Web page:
Sleepy schoolkids face a struggle to re-adjust to school routines again – after becoming used to a new regime during lockdown, according to a new study.
Research among 2,000 parents found the average child has been going to bed an hour and a half later than their usual bedtime over the past 12 months.
And one in 10 aren’t getting tucked in until two hours later – with 44 per cent of Mums and Dads believing their children are now used to going to bed late.
But four in 10 kids regularly oversleep, having less reason to jump out of bed bright and early each day.
Parents also say 40 per cent of children now regularly crawl into bed with them at night – and a third of Mums and Dads are regularly woken by children playing with toys after they’ve gone to bed.
Forty-four per cent think their children aren’t getting as tired out during the day as they otherwise would at school, due to a lack of outdoor playtime. Another third of those polled via OnePoll believe an over-reliance on screens has made it more difficult for children to drop off at bedtime.
The research was commissioned by bed brand Silentnight, whose resident sleep consultant Dr Nerina Ramlakhan said:
“Lockdown has disrupted our family routines for almost a year. It’s clear the stress of the strange situation we’re in has taken a real toll on how well schoolchildren in particular are sleeping.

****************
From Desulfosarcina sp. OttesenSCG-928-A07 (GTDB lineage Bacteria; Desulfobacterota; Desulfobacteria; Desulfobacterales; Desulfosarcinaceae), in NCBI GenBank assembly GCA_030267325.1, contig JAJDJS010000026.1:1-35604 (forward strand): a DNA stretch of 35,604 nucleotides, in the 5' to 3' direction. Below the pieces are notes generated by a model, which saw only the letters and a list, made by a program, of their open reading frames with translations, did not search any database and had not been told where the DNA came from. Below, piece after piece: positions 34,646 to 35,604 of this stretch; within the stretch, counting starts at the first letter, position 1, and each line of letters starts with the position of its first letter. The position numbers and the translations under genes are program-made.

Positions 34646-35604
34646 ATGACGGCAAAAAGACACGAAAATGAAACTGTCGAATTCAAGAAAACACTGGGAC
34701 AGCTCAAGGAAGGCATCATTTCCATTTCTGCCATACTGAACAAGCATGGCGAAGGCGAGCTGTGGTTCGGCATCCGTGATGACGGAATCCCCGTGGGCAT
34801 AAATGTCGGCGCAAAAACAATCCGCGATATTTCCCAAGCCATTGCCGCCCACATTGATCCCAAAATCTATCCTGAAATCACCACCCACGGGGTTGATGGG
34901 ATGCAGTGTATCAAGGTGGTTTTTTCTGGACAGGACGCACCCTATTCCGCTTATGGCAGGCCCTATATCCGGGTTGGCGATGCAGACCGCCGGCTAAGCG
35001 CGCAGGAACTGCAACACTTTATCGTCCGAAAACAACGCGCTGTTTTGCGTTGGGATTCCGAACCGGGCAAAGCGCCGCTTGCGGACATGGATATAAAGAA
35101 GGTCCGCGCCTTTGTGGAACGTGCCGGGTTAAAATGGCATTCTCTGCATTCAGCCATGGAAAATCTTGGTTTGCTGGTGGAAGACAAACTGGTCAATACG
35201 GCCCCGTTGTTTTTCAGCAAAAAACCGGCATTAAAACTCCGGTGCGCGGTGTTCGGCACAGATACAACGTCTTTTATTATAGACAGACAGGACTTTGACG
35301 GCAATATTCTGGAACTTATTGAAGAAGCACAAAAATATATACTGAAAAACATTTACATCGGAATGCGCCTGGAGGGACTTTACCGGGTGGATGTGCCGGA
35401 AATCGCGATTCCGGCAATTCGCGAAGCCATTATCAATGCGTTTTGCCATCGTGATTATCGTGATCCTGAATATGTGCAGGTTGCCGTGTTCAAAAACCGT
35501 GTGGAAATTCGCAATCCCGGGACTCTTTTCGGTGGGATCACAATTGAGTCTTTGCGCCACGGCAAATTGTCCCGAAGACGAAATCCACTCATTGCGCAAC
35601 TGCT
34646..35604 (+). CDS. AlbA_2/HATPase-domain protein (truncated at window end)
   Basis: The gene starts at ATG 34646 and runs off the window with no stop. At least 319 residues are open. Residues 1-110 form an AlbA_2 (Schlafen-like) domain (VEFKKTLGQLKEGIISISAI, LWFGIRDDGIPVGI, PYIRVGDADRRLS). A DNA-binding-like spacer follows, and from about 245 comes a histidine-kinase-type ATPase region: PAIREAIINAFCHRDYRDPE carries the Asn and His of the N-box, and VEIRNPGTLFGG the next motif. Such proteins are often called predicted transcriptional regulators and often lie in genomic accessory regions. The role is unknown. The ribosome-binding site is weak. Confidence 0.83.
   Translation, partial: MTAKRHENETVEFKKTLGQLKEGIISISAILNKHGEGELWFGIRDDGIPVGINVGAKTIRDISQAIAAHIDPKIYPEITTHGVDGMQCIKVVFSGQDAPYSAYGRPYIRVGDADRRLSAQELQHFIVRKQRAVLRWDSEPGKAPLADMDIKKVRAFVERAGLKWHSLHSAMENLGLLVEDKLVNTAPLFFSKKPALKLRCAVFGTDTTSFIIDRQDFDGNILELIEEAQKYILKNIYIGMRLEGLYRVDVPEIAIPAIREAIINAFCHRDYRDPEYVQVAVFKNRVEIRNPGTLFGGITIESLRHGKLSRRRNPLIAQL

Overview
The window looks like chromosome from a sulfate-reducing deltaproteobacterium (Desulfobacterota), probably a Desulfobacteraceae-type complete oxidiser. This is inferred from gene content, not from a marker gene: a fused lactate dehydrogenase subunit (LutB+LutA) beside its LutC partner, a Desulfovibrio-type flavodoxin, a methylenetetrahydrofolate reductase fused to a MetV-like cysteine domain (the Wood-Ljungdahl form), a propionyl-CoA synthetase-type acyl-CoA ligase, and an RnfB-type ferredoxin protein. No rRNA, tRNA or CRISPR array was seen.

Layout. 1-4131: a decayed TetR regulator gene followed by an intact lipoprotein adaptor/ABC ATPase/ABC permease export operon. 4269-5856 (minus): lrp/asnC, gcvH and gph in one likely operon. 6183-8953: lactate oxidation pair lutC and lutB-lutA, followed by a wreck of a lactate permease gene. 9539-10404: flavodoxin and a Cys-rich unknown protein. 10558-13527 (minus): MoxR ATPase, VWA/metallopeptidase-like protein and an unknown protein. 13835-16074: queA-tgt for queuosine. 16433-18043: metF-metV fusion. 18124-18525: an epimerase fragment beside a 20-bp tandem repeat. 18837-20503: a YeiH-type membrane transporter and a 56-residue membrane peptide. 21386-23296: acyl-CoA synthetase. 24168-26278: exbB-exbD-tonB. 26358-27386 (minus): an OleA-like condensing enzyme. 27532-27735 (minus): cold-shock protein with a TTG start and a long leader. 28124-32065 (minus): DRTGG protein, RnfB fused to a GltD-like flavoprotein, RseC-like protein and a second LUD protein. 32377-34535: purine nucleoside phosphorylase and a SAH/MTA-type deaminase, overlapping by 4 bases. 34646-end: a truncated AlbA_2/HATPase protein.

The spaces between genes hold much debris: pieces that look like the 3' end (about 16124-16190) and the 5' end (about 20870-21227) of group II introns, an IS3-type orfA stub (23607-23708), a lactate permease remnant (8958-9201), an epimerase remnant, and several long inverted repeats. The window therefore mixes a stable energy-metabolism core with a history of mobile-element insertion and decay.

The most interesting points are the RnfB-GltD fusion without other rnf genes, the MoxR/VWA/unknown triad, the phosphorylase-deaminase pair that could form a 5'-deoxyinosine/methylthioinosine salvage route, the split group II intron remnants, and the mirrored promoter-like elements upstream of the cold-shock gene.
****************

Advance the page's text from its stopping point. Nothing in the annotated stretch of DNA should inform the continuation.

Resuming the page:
“Luckily, there are some simple steps families can take to remedy their routines.
“The reopening of schools in March means a greater level of normality is definitely on the horizon but there are steps parents need to take to make the transition easier for their children.
“I’d recommend adding more physical activity into the day to get kids better prepped for a healthy night’s sleep.
“This could simply be taking a short walk at lunchtime or turning lessons into outdoor activities, for example, trying a local nature trail.”
Dr Nerina Ramlakhan added:
“It is crucial that parents do their best to re-establish a term-time routine with their children as soon as possible.
“Reducing screen time in the run-up to bedtime is also an easy way to promote a more natural night’s sleep and is a must for them to benefit from a restful sleep routine.
“If children are to benefit fully from the return to school then their sleep is of paramount importance – and getting them into the term-time routine in preparation is critical.”
DR NERINA’S TOP 5 TIPS TO AID CHILDREN’S SLEEP ROUTINES:
1. Add more physical activity into the day
2. Take a short walk at lunchtime
3. Turn lessons into outdoor activities
4. Re-establish a term-time routine with children as soon as possible
5. Reduce screen time in the run-up to bedtime